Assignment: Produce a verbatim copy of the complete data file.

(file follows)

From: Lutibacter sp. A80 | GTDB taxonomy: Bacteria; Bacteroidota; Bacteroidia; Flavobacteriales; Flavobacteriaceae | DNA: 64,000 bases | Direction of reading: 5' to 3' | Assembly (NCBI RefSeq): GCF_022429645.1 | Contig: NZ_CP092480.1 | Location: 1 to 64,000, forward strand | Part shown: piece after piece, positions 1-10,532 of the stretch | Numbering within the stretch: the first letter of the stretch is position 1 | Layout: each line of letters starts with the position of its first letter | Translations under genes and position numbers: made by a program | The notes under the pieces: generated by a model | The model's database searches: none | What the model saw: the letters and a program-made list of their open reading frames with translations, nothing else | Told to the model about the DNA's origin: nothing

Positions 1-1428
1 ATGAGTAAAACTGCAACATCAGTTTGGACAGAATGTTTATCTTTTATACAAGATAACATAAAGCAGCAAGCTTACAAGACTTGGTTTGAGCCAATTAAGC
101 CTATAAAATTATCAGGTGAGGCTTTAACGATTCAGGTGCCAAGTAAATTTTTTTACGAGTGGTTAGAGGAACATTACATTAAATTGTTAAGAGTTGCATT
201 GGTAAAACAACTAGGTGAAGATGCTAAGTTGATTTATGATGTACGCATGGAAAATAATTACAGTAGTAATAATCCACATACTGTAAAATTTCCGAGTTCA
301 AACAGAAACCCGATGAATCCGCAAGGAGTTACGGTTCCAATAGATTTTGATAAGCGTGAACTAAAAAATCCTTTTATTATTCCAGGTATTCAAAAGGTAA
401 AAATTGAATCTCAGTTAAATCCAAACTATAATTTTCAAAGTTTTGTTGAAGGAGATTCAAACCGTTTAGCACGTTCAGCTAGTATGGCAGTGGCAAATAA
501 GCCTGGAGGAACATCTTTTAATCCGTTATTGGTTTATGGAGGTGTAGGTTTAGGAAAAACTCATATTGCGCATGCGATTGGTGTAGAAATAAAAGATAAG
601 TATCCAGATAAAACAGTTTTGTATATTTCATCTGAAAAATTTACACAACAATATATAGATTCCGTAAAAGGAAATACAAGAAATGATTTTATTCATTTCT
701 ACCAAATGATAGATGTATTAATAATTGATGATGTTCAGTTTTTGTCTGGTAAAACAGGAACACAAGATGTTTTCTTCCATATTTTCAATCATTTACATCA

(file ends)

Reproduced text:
From: Lutibacter sp. A80 | GTDB taxonomy: Bacteria; Bacteroidota; Bacteroidia; Flavobacteriales; Flavobacteriaceae | DNA: 64,000 bases | Direction of reading: 5' to 3' | Assembly (NCBI RefSeq): GCF_022429645.1 | Contig: NZ_CP092480.1 | Location: 1 to 64,000, forward strand | Part shown: piece after piece, positions 1-10,532 of the stretch | Numbering within the stretch: the first letter of the stretch is position 1 | Layout: each line of letters starts with the position of its first letter | Translations under genes and position numbers: made by a program | The notes under the pieces: generated by a model | The model's database searches: none | What the model saw: the letters and a program-made list of their open reading frames with translations, nothing else | Told to the model about the DNA's origin: nothing

Positions 1-1428
1 ATGAGTAAAACTGCAACATCAGTTTGGACAGAATGTTTATCTTTTATACAAGATAACATAAAGCAGCAAGCTTACAAGACTTGGTTTGAGCCAATTAAGC
101 CTATAAAATTATCAGGTGAGGCTTTAACGATTCAGGTGCCAAGTAAATTTTTTTACGAGTGGTTAGAGGAACATTACATTAAATTGTTAAGAGTTGCATT
201 GGTAAAACAACTAGGTGAAGATGCTAAGTTGATTTATGATGTACGCATGGAAAATAATTACAGTAGTAATAATCCACATACTGTAAAATTTCCGAGTTCA
301 AACAGAAACCCGATGAATCCGCAAGGAGTTACGGTTCCAATAGATTTTGATAAGCGTGAACTAAAAAATCCTTTTATTATTCCAGGTATTCAAAAGGTAA
401 AAATTGAATCTCAGTTAAATCCAAACTATAATTTTCAAAGTTTTGTTGAAGGAGATTCAAACCGTTTAGCACGTTCAGCTAGTATGGCAGTGGCAAATAA
501 GCCTGGAGGAACATCTTTTAATCCGTTATTGGTTTATGGAGGTGTAGGTTTAGGAAAAACTCATATTGCGCATGCGATTGGTGTAGAAATAAAAGATAAG
601 TATCCAGATAAAACAGTTTTGTATATTTCATCTGAAAAATTTACACAACAATATATAGATTCCGTAAAAGGAAATACAAGAAATGATTTTATTCATTTCT
701 ACCAAATGATAGATGTATTAATAATTGATGATGTTCAGTTTTTGTCTGGTAAAACAGGAACACAAGATGTTTTCTTCCATATTTTCAATCATTTACATCA